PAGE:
Team Preview: Houston Astros

By: Josh Wasserman – Chief MLB Writer.

In the coming weeks leading up to Opening Day, FSLR will be previewing the 30 MLB teams and their respective chances for the 2014 season. Starting with the AL West, the Houston Astros are up next…

AL West:
Day 1: Seattle Mariners
Day 2: Oakland A’s
Day 3: Los Angeles Angels
Day 4: Houston Astros
Day 5: Texas Rangers

Houston Astros

2013 Record: 51-111 (5th)
2014 Projected Record: 70-92 (5th)

The Astros are due. Since their World Series appearance in 2005, they’ve plummeted to the worst team in baseball. Their rebuilding stage has lasted for the greater part of a decade and it seems like every first overall pick they make and each transaction they take part of carries them further away from success. That being said, this offseason has had Astros fans feeling optimistic. A series of trades and signings has netted them pitchers Anthony Bass, Jesse Crain, and Jerome Williams, and outfielder Dexter Fowler. Their squad is the definition of a youth movement; only eight players on their roster are over the age of 30. And these youngsters aren’t just prospects; they have talent. Expect the Astros to find a better groove this year than in years past, but don’t be surprised when they finish the season in last in the AL West and with a losing record.

Projected Lineup:
1) Dexter Fowler, CF
2) Jose Altuve, 2B
3) Matt Dominguez, 3B
4) Chris Carter, 1B
5) Jon Singleton, DH
6) L.J. Hoes, RF
7) Robbie Grossman, LF
8) Jason Castro, C
9) Jonathan Villar, SS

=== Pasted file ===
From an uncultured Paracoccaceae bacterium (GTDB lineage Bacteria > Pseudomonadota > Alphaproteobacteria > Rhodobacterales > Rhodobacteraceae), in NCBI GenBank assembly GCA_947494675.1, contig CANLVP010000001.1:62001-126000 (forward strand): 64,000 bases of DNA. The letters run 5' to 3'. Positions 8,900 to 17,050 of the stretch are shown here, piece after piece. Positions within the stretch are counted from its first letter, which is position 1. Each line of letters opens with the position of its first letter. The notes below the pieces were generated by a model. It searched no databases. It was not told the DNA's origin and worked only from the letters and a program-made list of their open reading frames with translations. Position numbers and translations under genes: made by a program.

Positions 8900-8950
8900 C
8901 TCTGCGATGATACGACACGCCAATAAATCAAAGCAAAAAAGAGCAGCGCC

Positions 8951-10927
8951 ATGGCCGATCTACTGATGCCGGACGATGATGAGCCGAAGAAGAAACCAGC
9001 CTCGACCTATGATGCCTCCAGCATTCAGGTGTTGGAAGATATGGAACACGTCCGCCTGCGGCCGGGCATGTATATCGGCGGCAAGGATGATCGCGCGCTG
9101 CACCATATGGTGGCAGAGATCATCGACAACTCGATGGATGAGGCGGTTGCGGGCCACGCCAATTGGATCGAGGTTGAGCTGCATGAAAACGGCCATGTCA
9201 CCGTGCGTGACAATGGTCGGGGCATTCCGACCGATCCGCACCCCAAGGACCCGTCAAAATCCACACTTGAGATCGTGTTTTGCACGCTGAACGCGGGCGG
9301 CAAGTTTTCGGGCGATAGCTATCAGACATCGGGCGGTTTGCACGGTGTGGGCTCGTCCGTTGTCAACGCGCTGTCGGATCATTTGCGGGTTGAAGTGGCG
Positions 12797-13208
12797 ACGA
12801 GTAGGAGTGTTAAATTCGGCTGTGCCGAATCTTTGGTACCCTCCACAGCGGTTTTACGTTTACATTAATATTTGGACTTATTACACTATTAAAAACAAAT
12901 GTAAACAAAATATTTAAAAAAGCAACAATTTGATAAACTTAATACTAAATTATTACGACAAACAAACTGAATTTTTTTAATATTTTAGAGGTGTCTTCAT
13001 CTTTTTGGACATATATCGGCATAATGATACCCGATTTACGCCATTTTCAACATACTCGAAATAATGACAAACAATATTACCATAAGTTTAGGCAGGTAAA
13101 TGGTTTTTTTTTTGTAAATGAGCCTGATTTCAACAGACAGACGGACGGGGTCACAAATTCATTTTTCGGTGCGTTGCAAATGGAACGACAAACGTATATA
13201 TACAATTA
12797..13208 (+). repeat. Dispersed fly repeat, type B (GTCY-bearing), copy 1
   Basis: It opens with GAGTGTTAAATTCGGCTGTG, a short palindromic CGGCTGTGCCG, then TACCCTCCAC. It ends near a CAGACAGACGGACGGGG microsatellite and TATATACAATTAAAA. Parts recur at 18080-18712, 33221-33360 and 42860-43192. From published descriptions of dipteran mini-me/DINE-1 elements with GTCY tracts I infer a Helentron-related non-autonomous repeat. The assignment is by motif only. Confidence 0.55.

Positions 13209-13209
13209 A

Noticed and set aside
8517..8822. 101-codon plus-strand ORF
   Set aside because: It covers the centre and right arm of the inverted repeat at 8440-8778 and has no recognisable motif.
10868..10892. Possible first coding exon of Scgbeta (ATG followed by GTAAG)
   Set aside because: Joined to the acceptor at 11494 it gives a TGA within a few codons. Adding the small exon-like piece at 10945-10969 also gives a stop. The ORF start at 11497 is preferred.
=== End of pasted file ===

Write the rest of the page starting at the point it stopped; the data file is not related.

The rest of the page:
​To baseball novices, this bunch looks like a Triple-A All-Star team. But to baseball enthusiasts, this lineup is a dangerous group that will prove to be a threat for years to come if the low-budget Astros can keep these players around. Let’s start with the few who are known around the league. Fowler, shipped over from Colorado, is one of the speediest center fielders in the league. He contributes great fielding, a solid batting average, and relatively good power. And the Astros snagged him for next to nothing, only needing to give up reliever Jordan Lyles and extra outfielder Brandon Barnes. Second baseman Jose Altuve, who has lacked any sort of presence in front of him in the order, will benefit immensely from Fowler’s addition to the lineup. In a league with very few above-average middle infielders, Houston is incredibly lucky to have a player of Altuve’s ability. At just 23 years old, Altuve has blossomed into a star and is undoubtedly the most essential cog in the Astros’ offense. His production has suffered because of the aforementioned issue, but he has provided the men behind him with innumerable RBI opportunities. And Matt Dominguez and Chris Carter have not squandered those chances. Last year, the two power hitters combined for 50 home runs and 157 RBI’s, roughly 33% and 28% of their team’s totals last year respectively. Their first seasons seeing unabated action were tremendous and their productive springs foretell another season of success in the heart of the Astros lineup. The rest of the lineup is relatively unknown, yet they’ve performed pretty well when manager Bo Porter puts them in the game. L.J. Hoes, who arrived from Baltimore during the 2013 season, hit .287 in 46 games while adding a speed component as well (he stole seven bags in eight attempts). Robbie Grossman also did a fine job last year, putting up a .268/.370/.702 line in 63 games. Those two, in conjunction with Jon Singleton, Jason Castro, and Jonathan Villar, will have to support the top four in the order if the Astros want to see any kind of success this year. The pieces are young and largely inexperience, but the pieces have the potential to function together as a whirring, formidable machine.